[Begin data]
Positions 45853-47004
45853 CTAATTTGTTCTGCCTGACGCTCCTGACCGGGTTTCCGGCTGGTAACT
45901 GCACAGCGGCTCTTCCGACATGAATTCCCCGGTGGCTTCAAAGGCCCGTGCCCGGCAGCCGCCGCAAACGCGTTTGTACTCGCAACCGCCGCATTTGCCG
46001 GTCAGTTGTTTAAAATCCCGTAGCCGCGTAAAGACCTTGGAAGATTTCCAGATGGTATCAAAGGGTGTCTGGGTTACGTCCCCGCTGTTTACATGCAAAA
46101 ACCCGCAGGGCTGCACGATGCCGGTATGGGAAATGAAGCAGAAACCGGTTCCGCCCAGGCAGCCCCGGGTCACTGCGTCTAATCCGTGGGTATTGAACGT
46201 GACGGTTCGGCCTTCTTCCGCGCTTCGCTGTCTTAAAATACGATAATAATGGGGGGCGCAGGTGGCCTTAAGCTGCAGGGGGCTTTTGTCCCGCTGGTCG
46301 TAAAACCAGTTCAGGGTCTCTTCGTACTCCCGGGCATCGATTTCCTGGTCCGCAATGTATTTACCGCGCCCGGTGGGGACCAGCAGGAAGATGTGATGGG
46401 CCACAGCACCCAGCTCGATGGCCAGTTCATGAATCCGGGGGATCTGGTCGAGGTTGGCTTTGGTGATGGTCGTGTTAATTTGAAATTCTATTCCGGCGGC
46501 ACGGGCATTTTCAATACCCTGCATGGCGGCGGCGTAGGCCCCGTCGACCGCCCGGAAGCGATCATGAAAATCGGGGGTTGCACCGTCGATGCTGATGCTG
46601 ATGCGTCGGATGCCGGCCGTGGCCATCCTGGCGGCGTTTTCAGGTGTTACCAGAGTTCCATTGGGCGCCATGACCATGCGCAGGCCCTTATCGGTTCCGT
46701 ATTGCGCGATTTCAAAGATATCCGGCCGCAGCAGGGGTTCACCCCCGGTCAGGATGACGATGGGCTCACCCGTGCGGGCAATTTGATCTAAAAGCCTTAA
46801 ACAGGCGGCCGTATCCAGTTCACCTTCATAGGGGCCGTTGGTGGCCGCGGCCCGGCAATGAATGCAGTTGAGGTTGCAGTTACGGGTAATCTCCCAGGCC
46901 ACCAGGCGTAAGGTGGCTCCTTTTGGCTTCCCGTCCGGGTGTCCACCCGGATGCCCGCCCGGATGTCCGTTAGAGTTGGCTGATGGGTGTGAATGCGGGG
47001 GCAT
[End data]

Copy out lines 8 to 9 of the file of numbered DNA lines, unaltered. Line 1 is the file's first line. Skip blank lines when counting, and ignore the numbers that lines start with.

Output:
46401 CCACAGCACCCAGCTCGATGGCCAGTTCATGAATCCGGGGGATCTGGTCGAGGTTGGCTTTGGTGATGGTCGTGTTAATTTGAAATTCTATTCCGGCGGC
46501 ACGGGCATTTTCAATACCCTGCATGGCGGCGGCGTAGGCCCCGTCGACCGCCCGGAAGCGATCATGAAAATCGGGGGTTGCACCGTCGATGCTGATGCTG